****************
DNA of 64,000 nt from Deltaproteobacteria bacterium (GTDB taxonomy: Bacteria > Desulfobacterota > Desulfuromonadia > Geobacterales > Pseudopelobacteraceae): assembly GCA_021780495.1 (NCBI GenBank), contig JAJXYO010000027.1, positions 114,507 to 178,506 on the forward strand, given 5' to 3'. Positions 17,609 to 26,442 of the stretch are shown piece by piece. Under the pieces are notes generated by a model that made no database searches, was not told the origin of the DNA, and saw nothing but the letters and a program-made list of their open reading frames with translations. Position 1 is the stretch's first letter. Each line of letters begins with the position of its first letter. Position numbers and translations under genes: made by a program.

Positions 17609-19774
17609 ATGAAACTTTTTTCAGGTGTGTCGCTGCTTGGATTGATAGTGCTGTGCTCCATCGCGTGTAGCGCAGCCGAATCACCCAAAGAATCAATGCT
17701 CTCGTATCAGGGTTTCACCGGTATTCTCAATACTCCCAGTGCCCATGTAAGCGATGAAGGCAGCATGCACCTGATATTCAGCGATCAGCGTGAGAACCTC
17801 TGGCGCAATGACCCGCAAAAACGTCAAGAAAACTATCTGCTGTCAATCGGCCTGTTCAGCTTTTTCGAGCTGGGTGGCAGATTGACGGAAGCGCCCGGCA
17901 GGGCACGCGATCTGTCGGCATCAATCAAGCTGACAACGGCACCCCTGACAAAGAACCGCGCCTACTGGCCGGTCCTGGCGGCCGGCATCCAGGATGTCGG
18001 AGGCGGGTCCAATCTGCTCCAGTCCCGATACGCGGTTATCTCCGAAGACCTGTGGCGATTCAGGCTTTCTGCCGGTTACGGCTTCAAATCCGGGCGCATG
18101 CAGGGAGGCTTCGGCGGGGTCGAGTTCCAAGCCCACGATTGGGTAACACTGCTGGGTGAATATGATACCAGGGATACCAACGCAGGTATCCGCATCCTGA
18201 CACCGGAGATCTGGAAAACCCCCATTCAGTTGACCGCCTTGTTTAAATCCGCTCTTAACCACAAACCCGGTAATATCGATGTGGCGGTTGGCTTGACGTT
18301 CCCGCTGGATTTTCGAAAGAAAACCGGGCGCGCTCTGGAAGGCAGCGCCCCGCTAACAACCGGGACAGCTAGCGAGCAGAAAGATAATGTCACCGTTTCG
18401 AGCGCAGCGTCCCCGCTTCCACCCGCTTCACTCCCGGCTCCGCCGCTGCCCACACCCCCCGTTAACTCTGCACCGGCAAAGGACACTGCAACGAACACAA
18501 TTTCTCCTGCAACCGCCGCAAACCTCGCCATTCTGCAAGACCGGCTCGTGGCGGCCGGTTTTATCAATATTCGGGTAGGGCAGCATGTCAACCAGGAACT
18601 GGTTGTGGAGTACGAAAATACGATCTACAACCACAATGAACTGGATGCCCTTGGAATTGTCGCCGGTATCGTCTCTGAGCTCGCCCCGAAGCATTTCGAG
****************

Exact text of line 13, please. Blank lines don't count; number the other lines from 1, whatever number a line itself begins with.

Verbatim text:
18601 GGTTGTGGAGTACGAAAATACGATCTACAACCACAATGAACTGGATGCCCTTGGAATTGTCGCCGGTATCGTCTCTGAGCTCGCCCCGAAGCATTTCGAG